What did the painter Grandma Moses and Supreme Court Justice Ruth Bader Ginsberg have in common? They were both “super-agers,” a term that geriatric specialists have been throwing around since 2016.
What’s a super-ager?
The super-agers defy old age. They retain the mental aptitude and quickness of people in their twenties. In one study, a few people between the ages of sixty and eighty heard a list of sixteen words repeated a few times, and, a few minutes later, they were able to play back fourteen of them. Their memories, in other words, were just as sharp as the memory of a thirty-year-old.
But it doesn’t necessarily stop there. There are also physical super-agers who, at eighty or older, can keep up in a race with an average twenty-year old. They have a lung and heart function that astounds elderly care experts.
How do they do it?
The secret to staying in excellent shape, well into your eighties, is not really a mystery. It’s a matter of exercising every day or at least three times a week and getting the heart really pumping for about forty minutes at a time.
A heart monitor can tell you whether you are exercising at the rate that elderly care experts recommend. But an easier measure is whether you find talking difficult during your exercise routine. If you would struggle to conduct a conversation, you’re probably working out hard enough.
How to be a cognitive super-ager
The brain scans of the super-agers show a number of interesting things. They haven’t killed off as many brain cells as their peers. Specifically, the regions of the brain that control emotion are still firing on all cylinders and not thinning as they are in the brains of less fortunate oldsters.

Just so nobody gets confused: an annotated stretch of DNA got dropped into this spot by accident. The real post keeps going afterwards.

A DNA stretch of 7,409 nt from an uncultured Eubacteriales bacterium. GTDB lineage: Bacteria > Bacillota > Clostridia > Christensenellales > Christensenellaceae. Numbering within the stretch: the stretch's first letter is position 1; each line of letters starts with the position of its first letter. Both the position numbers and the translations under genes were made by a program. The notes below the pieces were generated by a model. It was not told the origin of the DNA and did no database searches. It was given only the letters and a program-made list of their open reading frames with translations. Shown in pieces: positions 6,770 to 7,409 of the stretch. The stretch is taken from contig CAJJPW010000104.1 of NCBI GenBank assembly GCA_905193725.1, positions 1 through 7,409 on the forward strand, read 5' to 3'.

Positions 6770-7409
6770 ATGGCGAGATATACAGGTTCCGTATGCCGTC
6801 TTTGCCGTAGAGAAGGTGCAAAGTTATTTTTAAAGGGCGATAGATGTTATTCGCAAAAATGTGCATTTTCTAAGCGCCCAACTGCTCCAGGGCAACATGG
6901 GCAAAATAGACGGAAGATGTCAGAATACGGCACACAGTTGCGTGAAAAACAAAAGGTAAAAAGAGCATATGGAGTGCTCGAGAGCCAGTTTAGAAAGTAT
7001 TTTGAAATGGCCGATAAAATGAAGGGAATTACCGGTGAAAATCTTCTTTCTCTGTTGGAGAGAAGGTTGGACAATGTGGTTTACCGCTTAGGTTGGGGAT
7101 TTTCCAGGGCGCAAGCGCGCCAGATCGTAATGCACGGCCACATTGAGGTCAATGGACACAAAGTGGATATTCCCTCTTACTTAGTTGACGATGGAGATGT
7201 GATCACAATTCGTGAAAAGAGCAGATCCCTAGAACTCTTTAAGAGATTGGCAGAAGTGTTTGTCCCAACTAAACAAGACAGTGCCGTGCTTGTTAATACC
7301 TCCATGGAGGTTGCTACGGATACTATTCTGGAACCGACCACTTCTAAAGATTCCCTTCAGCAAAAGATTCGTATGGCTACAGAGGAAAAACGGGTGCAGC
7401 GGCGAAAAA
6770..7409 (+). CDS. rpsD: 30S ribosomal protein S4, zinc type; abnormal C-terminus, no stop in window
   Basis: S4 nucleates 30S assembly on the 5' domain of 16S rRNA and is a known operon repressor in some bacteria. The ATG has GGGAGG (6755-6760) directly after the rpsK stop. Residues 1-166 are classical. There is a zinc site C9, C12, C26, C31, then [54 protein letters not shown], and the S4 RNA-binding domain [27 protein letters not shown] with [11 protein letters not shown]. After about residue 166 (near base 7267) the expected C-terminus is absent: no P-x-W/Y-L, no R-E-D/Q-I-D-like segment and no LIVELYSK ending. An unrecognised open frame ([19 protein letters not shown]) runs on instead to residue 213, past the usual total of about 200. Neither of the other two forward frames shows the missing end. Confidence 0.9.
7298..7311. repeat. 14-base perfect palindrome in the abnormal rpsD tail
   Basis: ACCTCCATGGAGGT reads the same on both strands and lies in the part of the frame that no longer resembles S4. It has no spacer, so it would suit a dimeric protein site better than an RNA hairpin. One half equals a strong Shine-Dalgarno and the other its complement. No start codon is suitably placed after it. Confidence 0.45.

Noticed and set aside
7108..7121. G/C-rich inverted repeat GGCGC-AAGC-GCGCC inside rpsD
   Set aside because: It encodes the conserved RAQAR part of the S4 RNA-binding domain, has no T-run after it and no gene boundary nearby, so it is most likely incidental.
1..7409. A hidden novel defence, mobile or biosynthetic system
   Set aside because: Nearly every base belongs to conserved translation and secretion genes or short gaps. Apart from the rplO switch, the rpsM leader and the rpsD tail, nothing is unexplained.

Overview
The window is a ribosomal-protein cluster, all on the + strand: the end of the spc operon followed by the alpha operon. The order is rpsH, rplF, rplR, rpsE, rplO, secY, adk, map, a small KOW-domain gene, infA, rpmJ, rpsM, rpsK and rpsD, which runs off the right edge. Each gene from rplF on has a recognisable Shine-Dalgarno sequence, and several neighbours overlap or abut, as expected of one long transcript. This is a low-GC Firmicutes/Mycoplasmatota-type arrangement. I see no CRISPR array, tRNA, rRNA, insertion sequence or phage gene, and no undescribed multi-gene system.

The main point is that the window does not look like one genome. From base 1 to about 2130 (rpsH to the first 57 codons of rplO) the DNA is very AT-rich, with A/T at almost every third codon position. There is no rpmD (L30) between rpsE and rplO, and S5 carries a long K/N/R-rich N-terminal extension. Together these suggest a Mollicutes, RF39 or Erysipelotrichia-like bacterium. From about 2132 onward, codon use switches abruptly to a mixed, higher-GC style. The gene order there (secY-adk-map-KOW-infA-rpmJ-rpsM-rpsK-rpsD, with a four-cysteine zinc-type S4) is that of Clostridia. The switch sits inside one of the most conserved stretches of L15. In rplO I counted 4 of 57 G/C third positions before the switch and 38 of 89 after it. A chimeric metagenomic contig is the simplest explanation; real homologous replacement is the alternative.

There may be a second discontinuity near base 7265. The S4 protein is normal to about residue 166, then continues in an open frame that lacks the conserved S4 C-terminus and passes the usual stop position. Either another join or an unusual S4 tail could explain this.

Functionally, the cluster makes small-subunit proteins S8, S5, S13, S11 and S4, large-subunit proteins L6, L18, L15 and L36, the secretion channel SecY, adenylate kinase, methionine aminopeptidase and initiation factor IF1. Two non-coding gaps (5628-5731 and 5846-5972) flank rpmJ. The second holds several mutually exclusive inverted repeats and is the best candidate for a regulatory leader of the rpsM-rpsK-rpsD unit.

How can you and your parents keep a brain like that? The answer seems to be: Really lean into challenges. Serious challenges. We’re not talking about a nice easy sudoku puzzle book. We’re talking about the New York Times crossword. Or learning Russian. Or entering competitions.
Super-aging, as Bette Davis would say, is not for sissies. It’s for people who are willing to push past their comfort zones, physical as well as mental. If your mother or father wants to learn coding, you should encourage it. If she wants to take advanced water aerobics, encourage that too.
Super-agers, too, can benefit from home care
Over the next decade, home care will help millions of baby boomers age in place. But that won’t be enough for all of them. Home care will also help boomers push past their limits, get to the tough classes they want to take, learn difficult new technology, and remain in touch with friends who will make them play chess and read James Joyce.
By taking over some of the routine household chores, like groceries and cleaning, home care professionals can free super-agers up to pursue the tough mental and physical challenges they will need to conquer, so as to have an optimal old age.
If you or an aging loved-one is considering Elderly Care in Pembroke Pines, FL please contact the caring staff at Specialized Nursing Services today. (305) 652-2799.